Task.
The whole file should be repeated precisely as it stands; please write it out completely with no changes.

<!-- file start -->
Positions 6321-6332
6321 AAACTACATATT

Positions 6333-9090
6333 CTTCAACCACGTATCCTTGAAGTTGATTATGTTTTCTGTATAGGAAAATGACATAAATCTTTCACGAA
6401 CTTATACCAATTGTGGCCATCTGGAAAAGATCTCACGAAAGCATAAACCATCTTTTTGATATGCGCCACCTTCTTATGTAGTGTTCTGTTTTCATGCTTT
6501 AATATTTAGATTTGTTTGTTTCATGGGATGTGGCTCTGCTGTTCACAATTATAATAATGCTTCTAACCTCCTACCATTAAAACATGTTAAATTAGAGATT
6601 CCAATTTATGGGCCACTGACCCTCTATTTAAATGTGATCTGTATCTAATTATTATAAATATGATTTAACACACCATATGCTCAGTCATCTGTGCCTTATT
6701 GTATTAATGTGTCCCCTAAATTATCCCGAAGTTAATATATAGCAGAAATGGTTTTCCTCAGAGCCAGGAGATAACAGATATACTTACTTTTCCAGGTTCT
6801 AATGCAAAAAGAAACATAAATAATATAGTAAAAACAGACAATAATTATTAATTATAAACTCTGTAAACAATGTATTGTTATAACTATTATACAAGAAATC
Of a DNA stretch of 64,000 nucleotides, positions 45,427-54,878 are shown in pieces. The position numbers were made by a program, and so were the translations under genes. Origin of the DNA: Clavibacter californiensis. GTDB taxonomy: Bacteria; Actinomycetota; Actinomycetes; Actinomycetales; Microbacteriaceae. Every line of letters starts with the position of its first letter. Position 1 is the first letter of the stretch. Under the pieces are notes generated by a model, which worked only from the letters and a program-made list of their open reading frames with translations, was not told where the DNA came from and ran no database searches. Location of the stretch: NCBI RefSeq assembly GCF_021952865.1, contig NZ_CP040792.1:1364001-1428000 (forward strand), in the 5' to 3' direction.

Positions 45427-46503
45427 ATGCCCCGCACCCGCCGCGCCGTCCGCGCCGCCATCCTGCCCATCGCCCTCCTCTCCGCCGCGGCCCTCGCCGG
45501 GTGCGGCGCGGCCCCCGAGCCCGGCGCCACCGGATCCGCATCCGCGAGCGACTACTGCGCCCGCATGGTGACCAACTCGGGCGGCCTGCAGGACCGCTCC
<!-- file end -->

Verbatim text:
Positions 6321-6332
6321 AAACTACATATT

Positions 6333-9090
6333 CTTCAACCACGTATCCTTGAAGTTGATTATGTTTTCTGTATAGGAAAATGACATAAATCTTTCACGAA
6401 CTTATACCAATTGTGGCCATCTGGAAAAGATCTCACGAAAGCATAAACCATCTTTTTGATATGCGCCACCTTCTTATGTAGTGTTCTGTTTTCATGCTTT
6501 AATATTTAGATTTGTTTGTTTCATGGGATGTGGCTCTGCTGTTCACAATTATAATAATGCTTCTAACCTCCTACCATTAAAACATGTTAAATTAGAGATT
6601 CCAATTTATGGGCCACTGACCCTCTATTTAAATGTGATCTGTATCTAATTATTATAAATATGATTTAACACACCATATGCTCAGTCATCTGTGCCTTATT
6701 GTATTAATGTGTCCCCTAAATTATCCCGAAGTTAATATATAGCAGAAATGGTTTTCCTCAGAGCCAGGAGATAACAGATATACTTACTTTTCCAGGTTCT
6801 AATGCAAAAAGAAACATAAATAATATAGTAAAAACAGACAATAATTATTAATTATAAACTCTGTAAACAATGTATTGTTATAACTATTATACAAGAAATC
Of a DNA stretch of 64,000 nucleotides, positions 45,427-54,878 are shown in pieces. The position numbers were made by a program, and so were the translations under genes. Origin of the DNA: Clavibacter californiensis. GTDB taxonomy: Bacteria; Actinomycetota; Actinomycetes; Actinomycetales; Microbacteriaceae. Every line of letters starts with the position of its first letter. Position 1 is the first letter of the stretch. Under the pieces are notes generated by a model, which worked only from the letters and a program-made list of their open reading frames with translations, was not told where the DNA came from and ran no database searches. Location of the stretch: NCBI RefSeq assembly GCF_021952865.1, contig NZ_CP040792.1:1364001-1428000 (forward strand), in the 5' to 3' direction.

Positions 45427-46503
45427 ATGCCCCGCACCCGCCGCGCCGTCCGCGCCGCCATCCTGCCCATCGCCCTCCTCTCCGCCGCGGCCCTCGCCGG
45501 GTGCGGCGCGGCCCCCGAGCCCGGCGCCACCGGATCCGCATCCGCGAGCGACTACTGCGCCCGCATGGTGACCAACTCGGGCGGCCTGCAGGACCGCTCC